One of the cool things we saw was a Great Egret preparing to eat what looked like a vole it had caught. The bird must’ve done a stab and grab to get the vole because its beak was covered in blood. The egret was behind a stickery bush, and I tried to make sure the camera was focused on the bird and not the plant when I tried to get a video of it, but, of course, it focused on the plant instead. Grrrrr! So, all I got was a crisp in-focus bush and a fuzzy bird behind it.  So aggravating!

As we were leaving the preserve area, a car coming down the road from our left slowed to a stop beside Roxanne’s car and the people inside were pointing and looking up. We both looked around and realized there was a Bald Eagle flying overhead! It flew off across the street in front of us and cruised the fields there, scaring up all the resting waterfowl from the ground. We didn’t see it dive at anything, and then lost track of it, so we didn’t know if it was hungry and doing a precursory flight, or if it was just being a butthead. Hah!

As I mentioned before, because it was so cold, we didn’t go for a walk in the area, and instead did a fast driver over to Staten Island Road to see what the bird situation was like over there. 

On the hills beside the entrance to the road, was a big flock of sheep, adults and kids, being “guarded” by two large dogs. One of the dogs was at the top of the hill, looking bored to death, not even moving when the sheep walked by it. The other dog was in the grass at the bottom of the hill, licking its privates.  Must’ve been lunch-break time.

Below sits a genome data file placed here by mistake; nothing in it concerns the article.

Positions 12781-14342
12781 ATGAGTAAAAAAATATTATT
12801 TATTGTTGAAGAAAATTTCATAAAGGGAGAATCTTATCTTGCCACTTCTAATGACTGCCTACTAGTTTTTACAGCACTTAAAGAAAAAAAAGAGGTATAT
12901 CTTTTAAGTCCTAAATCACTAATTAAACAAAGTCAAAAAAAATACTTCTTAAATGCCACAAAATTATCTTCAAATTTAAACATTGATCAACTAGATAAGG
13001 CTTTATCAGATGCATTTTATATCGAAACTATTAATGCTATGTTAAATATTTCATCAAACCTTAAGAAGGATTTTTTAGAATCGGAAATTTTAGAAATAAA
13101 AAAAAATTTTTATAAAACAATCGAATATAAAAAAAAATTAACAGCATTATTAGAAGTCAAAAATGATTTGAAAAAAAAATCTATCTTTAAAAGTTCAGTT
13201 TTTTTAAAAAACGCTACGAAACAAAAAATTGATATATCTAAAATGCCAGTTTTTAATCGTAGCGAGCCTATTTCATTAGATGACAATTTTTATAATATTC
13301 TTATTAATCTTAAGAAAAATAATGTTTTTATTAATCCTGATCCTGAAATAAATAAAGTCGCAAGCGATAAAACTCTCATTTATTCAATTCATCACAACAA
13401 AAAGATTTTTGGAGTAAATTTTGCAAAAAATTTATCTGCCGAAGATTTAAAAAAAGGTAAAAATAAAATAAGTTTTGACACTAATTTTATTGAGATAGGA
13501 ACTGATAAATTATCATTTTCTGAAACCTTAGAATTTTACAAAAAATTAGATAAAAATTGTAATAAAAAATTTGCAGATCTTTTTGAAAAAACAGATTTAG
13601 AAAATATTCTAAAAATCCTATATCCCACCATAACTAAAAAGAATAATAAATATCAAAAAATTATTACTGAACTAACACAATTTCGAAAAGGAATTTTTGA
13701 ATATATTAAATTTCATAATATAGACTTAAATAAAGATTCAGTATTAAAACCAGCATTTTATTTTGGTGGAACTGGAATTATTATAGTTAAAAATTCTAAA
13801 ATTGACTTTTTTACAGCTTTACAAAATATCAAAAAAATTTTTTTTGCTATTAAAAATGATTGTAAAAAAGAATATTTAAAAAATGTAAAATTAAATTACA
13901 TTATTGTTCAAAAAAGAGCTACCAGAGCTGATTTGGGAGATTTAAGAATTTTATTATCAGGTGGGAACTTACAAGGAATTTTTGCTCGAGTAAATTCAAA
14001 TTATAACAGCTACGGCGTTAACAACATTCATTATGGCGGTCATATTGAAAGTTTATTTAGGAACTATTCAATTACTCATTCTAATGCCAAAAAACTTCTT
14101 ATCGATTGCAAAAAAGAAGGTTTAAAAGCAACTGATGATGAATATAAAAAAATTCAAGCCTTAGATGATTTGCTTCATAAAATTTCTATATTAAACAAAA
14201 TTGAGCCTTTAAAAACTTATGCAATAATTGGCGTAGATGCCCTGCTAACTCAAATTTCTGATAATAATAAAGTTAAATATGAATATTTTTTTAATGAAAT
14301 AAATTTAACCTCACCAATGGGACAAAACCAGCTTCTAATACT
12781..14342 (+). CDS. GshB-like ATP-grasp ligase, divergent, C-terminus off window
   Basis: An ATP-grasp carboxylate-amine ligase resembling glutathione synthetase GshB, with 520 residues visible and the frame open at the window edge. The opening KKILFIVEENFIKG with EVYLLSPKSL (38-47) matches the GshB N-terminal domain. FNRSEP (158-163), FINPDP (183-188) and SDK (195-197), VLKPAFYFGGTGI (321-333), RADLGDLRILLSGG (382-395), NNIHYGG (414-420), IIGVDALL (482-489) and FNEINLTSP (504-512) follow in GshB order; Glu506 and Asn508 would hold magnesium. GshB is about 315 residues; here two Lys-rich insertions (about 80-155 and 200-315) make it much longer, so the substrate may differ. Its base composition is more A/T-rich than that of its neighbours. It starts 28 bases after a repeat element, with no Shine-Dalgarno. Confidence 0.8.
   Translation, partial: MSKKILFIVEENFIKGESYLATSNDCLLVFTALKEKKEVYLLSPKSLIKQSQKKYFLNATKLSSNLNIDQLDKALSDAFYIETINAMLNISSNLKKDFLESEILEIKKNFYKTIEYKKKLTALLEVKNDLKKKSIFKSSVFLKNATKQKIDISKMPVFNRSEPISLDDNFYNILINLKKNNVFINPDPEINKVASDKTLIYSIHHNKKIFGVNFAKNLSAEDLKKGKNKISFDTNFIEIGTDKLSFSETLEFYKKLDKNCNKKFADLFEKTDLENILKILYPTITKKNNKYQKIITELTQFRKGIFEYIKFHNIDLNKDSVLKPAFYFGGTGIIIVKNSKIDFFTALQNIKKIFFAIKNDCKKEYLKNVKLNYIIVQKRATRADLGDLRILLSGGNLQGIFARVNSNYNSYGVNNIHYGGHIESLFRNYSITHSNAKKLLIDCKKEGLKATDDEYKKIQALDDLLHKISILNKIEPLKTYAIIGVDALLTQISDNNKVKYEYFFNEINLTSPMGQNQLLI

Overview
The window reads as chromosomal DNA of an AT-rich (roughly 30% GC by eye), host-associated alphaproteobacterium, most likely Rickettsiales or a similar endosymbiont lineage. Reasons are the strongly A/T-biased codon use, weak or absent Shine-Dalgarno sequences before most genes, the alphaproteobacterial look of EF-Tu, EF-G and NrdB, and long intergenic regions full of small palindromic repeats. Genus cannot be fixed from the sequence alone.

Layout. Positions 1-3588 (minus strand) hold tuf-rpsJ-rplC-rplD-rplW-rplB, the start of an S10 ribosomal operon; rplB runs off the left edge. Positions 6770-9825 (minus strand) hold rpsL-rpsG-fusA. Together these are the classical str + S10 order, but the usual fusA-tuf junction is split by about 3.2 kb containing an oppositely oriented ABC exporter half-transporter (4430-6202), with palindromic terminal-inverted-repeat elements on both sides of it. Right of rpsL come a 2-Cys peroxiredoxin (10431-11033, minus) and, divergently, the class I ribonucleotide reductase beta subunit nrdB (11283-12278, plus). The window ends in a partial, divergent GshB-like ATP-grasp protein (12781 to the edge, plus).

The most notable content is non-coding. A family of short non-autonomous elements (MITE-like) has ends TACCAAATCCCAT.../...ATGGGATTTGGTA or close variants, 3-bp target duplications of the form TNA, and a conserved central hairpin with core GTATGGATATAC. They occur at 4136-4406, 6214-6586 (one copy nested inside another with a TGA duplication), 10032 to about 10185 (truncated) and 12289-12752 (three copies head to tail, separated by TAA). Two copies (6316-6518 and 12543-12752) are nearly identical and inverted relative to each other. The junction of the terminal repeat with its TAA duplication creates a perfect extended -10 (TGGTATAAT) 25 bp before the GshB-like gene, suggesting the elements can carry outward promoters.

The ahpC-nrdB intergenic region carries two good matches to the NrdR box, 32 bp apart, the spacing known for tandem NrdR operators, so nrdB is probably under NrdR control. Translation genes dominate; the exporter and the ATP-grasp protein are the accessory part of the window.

In the remains of corn stalks in one of the ag fields were flocks of Cackling Geese dotted with a few Sandhill Cranes.  In another field we saw a very large flock of the cranes, 78 of them, all in the line, feeding, trying to stay “under” the gusts of wind.

We also saw several small groups of Tundra Swans. One group was being followed some Canvasback Ducks, and another was being followed by a few Rudy Ducks. In fact, there were quite a few Ruddy Ducks in the fields out there, bouncing on the waves in the water like bathtub toys. Among them was a solitary Eared Grebe.

Here, too, we saw small shorebirds and larger waterfowl, but nothing new or unexpected. So, we did a quick turn-around and headed back home. We were out for about 4 hours, and got back to the house a little after noon… Melissa was up and having lunch with the dogs, so I knew she was feeling at least bit better.

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Species List:

  1. American Coot, Fulica americana
  2. American Kestrel, Falco sparverius
  3. American Wigeon, Anas americana
  4. Bald Eagle, Haliaeetus leucocephalus
  5. Bufflehead Duck, Bucephala albeola
  6. Bullock’s Oriole, Icterus bullockii [nests]
  7. Cackling Goose, Branta hutchinsii